Acquisitions push Springfield to record turnover
Springfield Properties said it is expecting 28% growth in full-year revenue to £330 million, the group’s highest ever annual turnover despite the turmoil in the housing market.
Growth is being driven partly by the full year contribution from the acquisitions of Tulloch Homes and Mactaggart & Mickel Homes, it said in a trading update.
Profit before tax for FY 2023 is expected to be in line with market expectations.
The Elgin-based company, which is quoted on the Alternative Investment Market, took a strategic decision to pause entering long-term affordable housing contracts and has implemented cost savings of c.£3m on an annualised basis in direct response to market conditions
It has a land bank of c.16,300 plots as at 31 May, with over half having planning permission, and a GDV of c. £3.5bn
Net debt has reduced to £68m at year end (30 November 2022: £73.7m)
Innes Smith, CEO, said: “Against a challenging market backdrop, we delivered our highest annual revenue, reflecting our acquisitions as well as organic growth in private housing. While our margins were impacted by significant build cost inflation, particularly in affordable housing, we took decisive action to address this.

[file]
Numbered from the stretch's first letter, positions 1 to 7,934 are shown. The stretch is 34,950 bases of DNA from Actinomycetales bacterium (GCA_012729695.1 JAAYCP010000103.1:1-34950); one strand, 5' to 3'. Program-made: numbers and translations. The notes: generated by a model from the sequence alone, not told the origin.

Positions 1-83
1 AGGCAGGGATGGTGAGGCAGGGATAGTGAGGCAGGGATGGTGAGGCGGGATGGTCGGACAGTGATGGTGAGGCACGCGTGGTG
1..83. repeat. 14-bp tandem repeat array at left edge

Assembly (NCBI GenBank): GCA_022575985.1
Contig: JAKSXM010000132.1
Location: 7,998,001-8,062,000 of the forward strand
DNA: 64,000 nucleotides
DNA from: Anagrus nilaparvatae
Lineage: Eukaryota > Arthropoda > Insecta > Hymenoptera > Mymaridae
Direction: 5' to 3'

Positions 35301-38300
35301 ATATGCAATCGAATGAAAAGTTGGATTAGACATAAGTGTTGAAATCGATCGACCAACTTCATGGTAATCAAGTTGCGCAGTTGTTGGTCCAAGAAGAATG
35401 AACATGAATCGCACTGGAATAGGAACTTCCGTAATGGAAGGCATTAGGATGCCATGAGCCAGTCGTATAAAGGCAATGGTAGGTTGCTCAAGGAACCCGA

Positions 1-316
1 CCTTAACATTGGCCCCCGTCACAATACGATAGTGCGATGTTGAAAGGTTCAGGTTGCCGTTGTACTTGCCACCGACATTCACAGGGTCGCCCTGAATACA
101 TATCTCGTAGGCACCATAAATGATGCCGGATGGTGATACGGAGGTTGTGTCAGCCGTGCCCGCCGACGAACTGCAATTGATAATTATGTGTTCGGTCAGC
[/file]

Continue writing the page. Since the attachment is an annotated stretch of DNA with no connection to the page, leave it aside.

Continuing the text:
“We remain cautious about the near-term outlook, particularly given the softening in demand following the increase in rates by the Bank of England to 5%. We are closely monitoring the economy and buyer behaviour in both the housing and land market and carefully managing our activities to limit our exposure in the slower sales environment.
“This will also ensure that we can respond quickly when normalised demand returns. With over half of our large, high-quality land bank having planning permission, we are well-positioned for when market conditions improve. We are also encouraged that the Scottish Government has now increased its affordable housing investment benchmarks, supporting the viability of affordable housing projects going forward.
“Moreover, the fundamentals of the housing sector in Scotland remain strong. There is an undersupply of housing, which is being exacerbated by the current conditions, and there is greater affordability in Scotland compared with the UK as a whole.
“Above all, we remain committed to delivering great quality housing for our communities and value for our broader stakeholders both now and in the years to come.”